Read 6 tweets
3 Jun
After a brief break to gather some public comment, ZOAC is BACK to discuss Reforming our costly parking mandates!
We have a new ZOAC member joining us today, Jennifer Rangel of the @ICPDallas!
Today is a recap of the public engagement comments.

By my own count, we had about 2/3 comments in favor of dropping parking requirements while about 1/3 were "concerns". Image
Read 29 tweets
22 May
I'm so pumped about removing costly parking mandates in Dallas because it'll be a huge deal to remove this impediment to quality of life. Funny enough, it'll also be a really small and subtle change. L
Like, it's not like we'll suddenly see high rises on every corner with no parking. It'll just result in a very subtle downward trend in parking spaces built, most people won't even notice.
They might notice a few lots or buildings, previously undevelopable, get built on or renovated, but most won't know why.
Read 4 tweets
20 May
Second public engagement meeting starts at 8:30am this morning! Join in and support cleaner air, a stronger economy, and a better transportation system! No sign-up needed, just join here:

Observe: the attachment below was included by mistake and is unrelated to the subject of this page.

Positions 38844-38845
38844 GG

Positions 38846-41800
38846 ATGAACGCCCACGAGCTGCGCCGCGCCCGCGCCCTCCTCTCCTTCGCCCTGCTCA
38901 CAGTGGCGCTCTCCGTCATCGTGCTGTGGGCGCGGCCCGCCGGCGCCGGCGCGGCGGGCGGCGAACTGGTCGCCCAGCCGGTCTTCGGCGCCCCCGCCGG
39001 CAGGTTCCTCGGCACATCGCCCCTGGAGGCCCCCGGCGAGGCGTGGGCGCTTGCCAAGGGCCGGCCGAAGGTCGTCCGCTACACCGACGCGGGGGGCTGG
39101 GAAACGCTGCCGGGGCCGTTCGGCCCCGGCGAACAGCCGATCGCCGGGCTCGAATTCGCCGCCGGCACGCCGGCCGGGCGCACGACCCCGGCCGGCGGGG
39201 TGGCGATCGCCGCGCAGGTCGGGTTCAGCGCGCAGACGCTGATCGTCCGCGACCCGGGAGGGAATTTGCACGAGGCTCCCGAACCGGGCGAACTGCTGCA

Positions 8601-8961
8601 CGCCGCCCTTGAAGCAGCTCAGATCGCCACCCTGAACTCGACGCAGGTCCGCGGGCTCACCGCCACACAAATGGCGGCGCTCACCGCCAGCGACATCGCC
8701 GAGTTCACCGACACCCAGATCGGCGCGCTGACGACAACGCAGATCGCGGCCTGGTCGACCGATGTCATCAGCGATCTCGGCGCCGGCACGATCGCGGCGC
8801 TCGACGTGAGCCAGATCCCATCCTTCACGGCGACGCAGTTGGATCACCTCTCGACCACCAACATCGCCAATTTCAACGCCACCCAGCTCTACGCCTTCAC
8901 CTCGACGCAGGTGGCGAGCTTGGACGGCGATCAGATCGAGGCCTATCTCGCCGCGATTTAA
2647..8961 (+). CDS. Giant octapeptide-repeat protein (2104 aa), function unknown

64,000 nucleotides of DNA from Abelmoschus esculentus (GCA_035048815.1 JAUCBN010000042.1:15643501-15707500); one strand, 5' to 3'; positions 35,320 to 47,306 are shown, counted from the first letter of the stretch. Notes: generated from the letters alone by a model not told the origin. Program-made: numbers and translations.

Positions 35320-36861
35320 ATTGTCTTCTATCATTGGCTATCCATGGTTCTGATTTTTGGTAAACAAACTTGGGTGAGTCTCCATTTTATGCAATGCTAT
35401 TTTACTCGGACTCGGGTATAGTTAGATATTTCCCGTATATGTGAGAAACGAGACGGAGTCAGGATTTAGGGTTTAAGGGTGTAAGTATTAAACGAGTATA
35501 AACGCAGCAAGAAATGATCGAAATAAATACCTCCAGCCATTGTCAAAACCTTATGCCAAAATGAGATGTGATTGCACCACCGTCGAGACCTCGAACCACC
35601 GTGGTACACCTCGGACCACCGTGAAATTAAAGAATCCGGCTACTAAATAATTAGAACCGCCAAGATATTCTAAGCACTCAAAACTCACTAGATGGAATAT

About 1/2 the number of attendees as yesterday and I see some returning names.
Attendee list is going. I see members of the MEDIA and some industry groups in attendance. Good thing, this needs attention as the most impactful land use change in Dallas in 50 years!
Read 23 tweets
19 May
First public engagement meeting for Parking reform has started! Thanks to the many supporters who have logged on to advocate for this reform!
They pose 3 questions to the attendees:

1) What do you think about the amount of parking Dallas?
2) Does parking availability determine your choice of destination?
3) What's more important to you? (walkability, transit options, parking etc.)

Disappointing, no talk of tradeoffs!
First comment! She lives 6 minute walk from DART station, but she takes her car everywhere. Says opponents think we should make decisions based on status quo, but disagrees and we should plan for the city we WANT to have. We can always adjust later.

Wow good comment!
Read 17 tweets